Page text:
Stocky and well-suited for the cold, Neanderthals once dotted the plains of Europe and western Asia before vanishing from Earth more than 20,000 years ago.
The mystery of what caused their demise has baffled scientists for decades, with one theory stating our hominid cousins failed to survive a big ice age that Homo sapiens apparently endured. New research rejects that thinking.
A study published in the Sept. 13 issue of the journal Nature suggests abrupt global cooling was not the final calamity that wiped out Neanderthals. The study does not, however, offer any direct clues about what did finally kill off the Neanderthals.
"Our findings suggest that there was no single climatic event that caused the extinction of the Neanderthals," said study team member Katerina Harvati, a paleo-anthropologist at the Max Planck Institute for Evolutionary Anthropology in Germany.
The Neanderthals lived as far back as 230,000 years ago, disappearing from the fossil record a few thousand years after modern humans appeared on the scene. But several scientific uncertainties have made it difficult for scientists to blame climate or modern humans for the extinction.
For instance, measurements of carbon isotopes have become a standard way of dating sediments and artifacts. However, the results give scientists a so-called radiocarbon date, which is based on the amount of time it takes radiocarbon to decay once an organism dies. Converting the radiocarbon number into calendar years is tricky and imprecise, the researchers say.
So team member Chronis Tzedakis of the University of Leeds and his colleagues realized they didn't need an actual calendar date. They devised a way to correlate estimates of dates for the Neanderthal demise with past climate records.
They applied the method to three dates proposed for Neanderthal extinction gleaned from artifacts preserved in Gorham's cave in Gibraltar, Spain, a site thought to have been occupied by some of the last surviving Neanderthals.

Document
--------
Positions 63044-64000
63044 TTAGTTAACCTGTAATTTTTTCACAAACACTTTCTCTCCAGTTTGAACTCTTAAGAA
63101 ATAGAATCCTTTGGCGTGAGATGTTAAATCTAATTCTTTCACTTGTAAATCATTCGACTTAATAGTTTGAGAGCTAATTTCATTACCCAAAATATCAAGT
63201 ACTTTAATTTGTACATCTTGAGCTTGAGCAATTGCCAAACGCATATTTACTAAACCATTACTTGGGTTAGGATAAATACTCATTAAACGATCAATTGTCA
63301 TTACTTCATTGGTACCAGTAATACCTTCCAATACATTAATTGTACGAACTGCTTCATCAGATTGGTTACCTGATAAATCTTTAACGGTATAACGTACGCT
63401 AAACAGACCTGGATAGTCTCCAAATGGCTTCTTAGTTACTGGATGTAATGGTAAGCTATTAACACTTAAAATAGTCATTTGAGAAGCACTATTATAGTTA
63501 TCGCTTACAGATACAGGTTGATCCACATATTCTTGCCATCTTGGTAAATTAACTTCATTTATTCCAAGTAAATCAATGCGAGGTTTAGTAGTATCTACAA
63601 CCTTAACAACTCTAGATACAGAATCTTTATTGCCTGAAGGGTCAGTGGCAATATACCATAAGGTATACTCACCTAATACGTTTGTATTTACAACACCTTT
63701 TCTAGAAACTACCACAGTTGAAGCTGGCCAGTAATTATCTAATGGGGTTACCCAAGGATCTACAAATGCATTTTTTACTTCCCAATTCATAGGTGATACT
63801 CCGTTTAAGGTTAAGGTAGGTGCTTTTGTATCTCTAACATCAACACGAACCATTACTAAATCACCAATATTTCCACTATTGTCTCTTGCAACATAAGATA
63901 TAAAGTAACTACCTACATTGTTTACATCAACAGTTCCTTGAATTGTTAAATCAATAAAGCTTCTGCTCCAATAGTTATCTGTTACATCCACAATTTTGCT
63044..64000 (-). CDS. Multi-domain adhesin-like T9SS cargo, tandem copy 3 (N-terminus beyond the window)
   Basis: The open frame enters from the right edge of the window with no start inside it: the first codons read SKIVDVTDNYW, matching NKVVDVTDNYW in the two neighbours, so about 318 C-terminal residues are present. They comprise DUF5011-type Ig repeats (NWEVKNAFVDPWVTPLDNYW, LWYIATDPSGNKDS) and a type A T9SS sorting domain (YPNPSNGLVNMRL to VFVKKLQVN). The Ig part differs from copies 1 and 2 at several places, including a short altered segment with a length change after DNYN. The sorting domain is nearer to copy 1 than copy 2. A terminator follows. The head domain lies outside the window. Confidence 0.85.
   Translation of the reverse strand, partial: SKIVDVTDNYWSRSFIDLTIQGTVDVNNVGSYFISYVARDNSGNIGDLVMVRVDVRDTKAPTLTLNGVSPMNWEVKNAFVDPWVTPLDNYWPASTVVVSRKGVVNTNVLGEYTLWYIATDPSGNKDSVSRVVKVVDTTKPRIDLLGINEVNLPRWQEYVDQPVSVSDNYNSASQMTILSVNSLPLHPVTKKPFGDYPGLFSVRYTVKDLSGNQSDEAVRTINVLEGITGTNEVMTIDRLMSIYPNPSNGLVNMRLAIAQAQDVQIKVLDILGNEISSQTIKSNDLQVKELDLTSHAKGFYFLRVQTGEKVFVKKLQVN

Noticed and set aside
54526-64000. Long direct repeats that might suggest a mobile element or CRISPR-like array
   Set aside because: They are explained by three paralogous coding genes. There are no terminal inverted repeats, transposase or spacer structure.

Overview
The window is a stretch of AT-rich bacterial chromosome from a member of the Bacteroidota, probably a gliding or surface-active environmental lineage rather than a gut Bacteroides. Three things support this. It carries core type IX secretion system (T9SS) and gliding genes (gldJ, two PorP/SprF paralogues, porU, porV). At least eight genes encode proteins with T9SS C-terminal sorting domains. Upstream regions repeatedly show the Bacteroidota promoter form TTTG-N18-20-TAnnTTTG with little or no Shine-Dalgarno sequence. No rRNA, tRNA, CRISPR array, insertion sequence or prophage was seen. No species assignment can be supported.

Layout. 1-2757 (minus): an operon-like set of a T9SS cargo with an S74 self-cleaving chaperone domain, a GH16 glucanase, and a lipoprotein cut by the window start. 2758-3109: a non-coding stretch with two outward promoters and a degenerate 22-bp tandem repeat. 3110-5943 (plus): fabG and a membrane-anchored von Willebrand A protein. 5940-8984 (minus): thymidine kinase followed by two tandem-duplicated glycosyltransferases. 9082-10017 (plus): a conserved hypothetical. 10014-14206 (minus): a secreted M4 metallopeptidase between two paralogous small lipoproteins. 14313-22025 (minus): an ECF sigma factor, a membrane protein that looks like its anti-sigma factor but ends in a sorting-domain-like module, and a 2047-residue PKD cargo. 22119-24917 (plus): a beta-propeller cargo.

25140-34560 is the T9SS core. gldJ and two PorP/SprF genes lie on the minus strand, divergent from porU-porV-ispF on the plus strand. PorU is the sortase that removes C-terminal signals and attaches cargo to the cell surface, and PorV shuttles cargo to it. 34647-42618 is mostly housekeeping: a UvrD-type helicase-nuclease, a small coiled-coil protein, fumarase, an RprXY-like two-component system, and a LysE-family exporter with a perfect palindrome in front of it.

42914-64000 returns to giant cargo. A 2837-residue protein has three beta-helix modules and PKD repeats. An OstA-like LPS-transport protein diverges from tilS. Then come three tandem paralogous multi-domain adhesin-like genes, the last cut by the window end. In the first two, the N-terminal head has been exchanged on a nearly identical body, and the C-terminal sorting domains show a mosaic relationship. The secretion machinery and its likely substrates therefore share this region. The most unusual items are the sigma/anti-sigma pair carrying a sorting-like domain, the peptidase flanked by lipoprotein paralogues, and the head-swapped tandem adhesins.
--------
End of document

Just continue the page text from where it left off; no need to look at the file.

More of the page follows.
The dates include two fairly well-accepted estimates of the timing of their demise—32,000 to 30,000 radiocarbon years ago and around 28,000 radiocarbon years ago—as well as a more contentious estimate of around 24,000 radiocarbon years ago.
The team found the first two dates did not correspond with any extreme, abrupt climate events. The youngest and more controversial, radiocarbon estimate fell onto the paleoclimate record during a period just before the expansion of ice sheets and the onset of cold conditions in northern Europe, so the timing is not quite right. And the authors say that climate event was a 1,000-year gradual transition anyway, rather than an "instant ice-age."
"We're saying there is no abrupt, cold extreme event that correlates with any of those dates," said study team member Konrad Hughen of Woods Hole Oceanographic Institution in Massachusetts.
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Jeanna served as editor-in-chief of Live Science. Previously, she was an assistant editor at Scholastic's Science World magazine. Jeanna has an English degree from Salisbury University, a master's degree in biogeochemistry and environmental sciences from the University of Maryland, and a graduate science journalism degree from New York University. She has worked as a biologist in Florida, where she monitored wetlands and did field surveys for endangered species. She also received an ocean sciences journalism fellowship from Woods Hole Oceanographic Institution.